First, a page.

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I have dense breast tissue…but what does it mean?

A popular topic in the latest breast cancer research has been the relation between dense breast tissue and the increased risk to develop breast cancer, 5-10% to be exact. Many women are told during a mammogram examination that they have dense breast tissue and are at a higher risk, but what exactly does that mean?

On a mammogram, breast tissue is depicted as varying shades of grey. The appearance

of the breast tissue amongst women varies and is also seen as variations in the

composition on a mammogram. Fatty tissue is dark grey and known as lucent (seethrough).

Connective and epithelial tissue (the glandular part of your breast) is white and

known as dense.

When your doctor is referring to your ‘dense’ breast tissue, on a mammogram report,

they’re referring to the glandular (white) component seen on the image. The denser the

breast tissue, more white components are seen, and because it is so dense, it is difficult

to ‘see through it’.

Cancerous solid tumors in the breast sometimes also appear as white star-shaped

nodules, and micro-calcification (small white groups of specks) are also depicted as white

on a mammogram, so in-between all your dense breast tissue, there may be similar

dense white abnormalities hiding in-between the breast tissue, thus making it hard to

visualise the cancer. From a radiological point of view, the sensitivity rate of detecting

breast cancer in a dense breast can reduce from 97-98% to 85-87%.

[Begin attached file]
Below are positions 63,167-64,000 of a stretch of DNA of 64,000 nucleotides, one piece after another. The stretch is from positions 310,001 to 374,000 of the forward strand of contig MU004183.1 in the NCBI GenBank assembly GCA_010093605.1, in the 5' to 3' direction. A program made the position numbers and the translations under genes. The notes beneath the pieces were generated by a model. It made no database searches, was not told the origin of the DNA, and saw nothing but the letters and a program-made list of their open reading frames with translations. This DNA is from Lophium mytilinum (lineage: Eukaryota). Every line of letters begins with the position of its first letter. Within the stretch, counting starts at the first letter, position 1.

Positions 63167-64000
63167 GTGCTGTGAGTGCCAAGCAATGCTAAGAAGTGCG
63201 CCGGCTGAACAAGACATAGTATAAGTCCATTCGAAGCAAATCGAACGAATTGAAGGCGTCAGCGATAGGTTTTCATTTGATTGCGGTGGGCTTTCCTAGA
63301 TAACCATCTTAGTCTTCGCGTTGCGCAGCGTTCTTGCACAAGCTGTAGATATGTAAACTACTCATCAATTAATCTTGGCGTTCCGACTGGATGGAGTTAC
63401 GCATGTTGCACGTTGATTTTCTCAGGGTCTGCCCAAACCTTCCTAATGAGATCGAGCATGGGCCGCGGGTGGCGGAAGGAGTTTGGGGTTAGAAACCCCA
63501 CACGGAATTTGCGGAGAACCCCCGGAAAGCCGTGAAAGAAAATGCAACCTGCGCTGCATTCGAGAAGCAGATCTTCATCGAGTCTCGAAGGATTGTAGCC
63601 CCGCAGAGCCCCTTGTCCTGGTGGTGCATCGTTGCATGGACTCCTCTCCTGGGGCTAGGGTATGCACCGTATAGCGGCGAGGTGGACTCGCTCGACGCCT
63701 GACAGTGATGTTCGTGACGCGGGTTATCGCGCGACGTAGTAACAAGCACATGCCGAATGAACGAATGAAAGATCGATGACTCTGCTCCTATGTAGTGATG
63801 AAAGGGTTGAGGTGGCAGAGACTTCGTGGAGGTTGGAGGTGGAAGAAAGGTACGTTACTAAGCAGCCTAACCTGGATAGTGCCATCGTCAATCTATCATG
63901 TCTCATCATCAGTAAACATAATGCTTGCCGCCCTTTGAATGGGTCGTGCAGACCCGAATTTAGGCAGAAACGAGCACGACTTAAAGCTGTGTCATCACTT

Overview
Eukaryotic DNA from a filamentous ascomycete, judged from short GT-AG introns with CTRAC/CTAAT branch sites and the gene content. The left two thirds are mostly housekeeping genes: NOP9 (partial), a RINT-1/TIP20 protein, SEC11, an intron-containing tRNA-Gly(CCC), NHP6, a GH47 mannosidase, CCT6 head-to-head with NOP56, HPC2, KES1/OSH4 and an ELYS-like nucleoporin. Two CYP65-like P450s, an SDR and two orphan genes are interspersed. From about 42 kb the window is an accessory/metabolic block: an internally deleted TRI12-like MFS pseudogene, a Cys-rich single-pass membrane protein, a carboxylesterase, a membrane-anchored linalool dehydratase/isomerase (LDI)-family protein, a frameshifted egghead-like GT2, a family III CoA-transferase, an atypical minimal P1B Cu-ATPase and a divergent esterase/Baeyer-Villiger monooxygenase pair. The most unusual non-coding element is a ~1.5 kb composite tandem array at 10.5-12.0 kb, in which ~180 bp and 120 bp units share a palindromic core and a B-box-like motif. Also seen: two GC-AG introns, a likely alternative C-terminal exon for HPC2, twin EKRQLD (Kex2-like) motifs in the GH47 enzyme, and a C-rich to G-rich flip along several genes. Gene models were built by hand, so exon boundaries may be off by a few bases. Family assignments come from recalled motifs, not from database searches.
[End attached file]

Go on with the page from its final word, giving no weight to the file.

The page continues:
Younger women have naturally denser breast tissue. This is normal and expected for their

age group, and as a woman ages, the glandular dense tissue will gradually involute

(change) to a fattier type consistency. This, however, is not true for women who are on

hormone replacement therapy (HRT) as this can cause the density of the breast to remain

the same as women age.

There are five types of breast tissue:

Type I: Most common type of breast tissue in pre-menopausal women.

Type II: Fatty type breast tissue.

Type III: Like Type II, the breast is fatty, but has a few visible ducts on the mammogram.

Type IV: See nodules and densities (moderate dense type breast tissue).

Type V: Dense breast tissue.

Normally, most women over 40 years have a common Type II breast tissue. In women

over 50 years, Type V breast tissue is less common. The prevalence (how many is seen

in a group) of breast cancer in women with Type IV-V breast tissue is more than women

with Type I-III breast tissue.

Meet our expert - Kathryn Malherbe

Kathryn Malherbe is a senior mammographer working at LaVita Women’s Wellness Centre in Pretoria.

She is currently working on her Master’s degree, which focuses on lobular carcinoma of the breast, and the diagnosis thereof can be improved with

ultrasound detection tools.

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